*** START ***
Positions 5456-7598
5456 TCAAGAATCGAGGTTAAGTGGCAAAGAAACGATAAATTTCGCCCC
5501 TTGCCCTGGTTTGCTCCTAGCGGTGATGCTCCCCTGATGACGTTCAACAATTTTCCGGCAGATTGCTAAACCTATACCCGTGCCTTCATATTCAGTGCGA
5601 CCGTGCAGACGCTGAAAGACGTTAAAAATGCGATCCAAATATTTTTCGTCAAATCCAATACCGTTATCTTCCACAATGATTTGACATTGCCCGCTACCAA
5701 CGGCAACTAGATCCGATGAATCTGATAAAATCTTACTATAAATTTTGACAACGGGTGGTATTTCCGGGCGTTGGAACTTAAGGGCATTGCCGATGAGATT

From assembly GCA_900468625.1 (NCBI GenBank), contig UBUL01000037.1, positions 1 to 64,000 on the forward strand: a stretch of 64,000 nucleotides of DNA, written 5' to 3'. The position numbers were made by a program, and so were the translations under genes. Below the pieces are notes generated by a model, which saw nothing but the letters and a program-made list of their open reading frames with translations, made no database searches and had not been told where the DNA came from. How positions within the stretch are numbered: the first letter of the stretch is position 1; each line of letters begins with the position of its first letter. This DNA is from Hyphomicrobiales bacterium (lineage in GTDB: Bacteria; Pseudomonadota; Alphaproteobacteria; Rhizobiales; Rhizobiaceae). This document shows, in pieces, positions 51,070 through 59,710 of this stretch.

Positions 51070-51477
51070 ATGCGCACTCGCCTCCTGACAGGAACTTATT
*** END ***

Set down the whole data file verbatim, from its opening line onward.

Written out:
Positions 5456-7598
5456 TCAAGAATCGAGGTTAAGTGGCAAAGAAACGATAAATTTCGCCCC
5501 TTGCCCTGGTTTGCTCCTAGCGGTGATGCTCCCCTGATGACGTTCAACAATTTTCCGGCAGATTGCTAAACCTATACCCGTGCCTTCATATTCAGTGCGA
5601 CCGTGCAGACGCTGAAAGACGTTAAAAATGCGATCCAAATATTTTTCGTCAAATCCAATACCGTTATCTTCCACAATGATTTGACATTGCCCGCTACCAA
5701 CGGCAACTAGATCCGATGAATCTGATAAAATCTTACTATAAATTTTGACAACGGGTGGTATTTCCGGGCGTTGGAACTTAAGGGCATTGCCGATGAGATT

From assembly GCA_900468625.1 (NCBI GenBank), contig UBUL01000037.1, positions 1 to 64,000 on the forward strand: a stretch of 64,000 nucleotides of DNA, written 5' to 3'. The position numbers were made by a program, and so were the translations under genes. Below the pieces are notes generated by a model, which saw nothing but the letters and a program-made list of their open reading frames with translations, made no database searches and had not been told where the DNA came from. How positions within the stretch are numbered: the first letter of the stretch is position 1; each line of letters begins with the position of its first letter. This DNA is from Hyphomicrobiales bacterium (lineage in GTDB: Bacteria; Pseudomonadota; Alphaproteobacteria; Rhizobiales; Rhizobiaceae). This document shows, in pieces, positions 51,070 through 59,710 of this stretch.

Positions 51070-51477
51070 ATGCGCACTCGCCTCCTGACAGGAACTTATT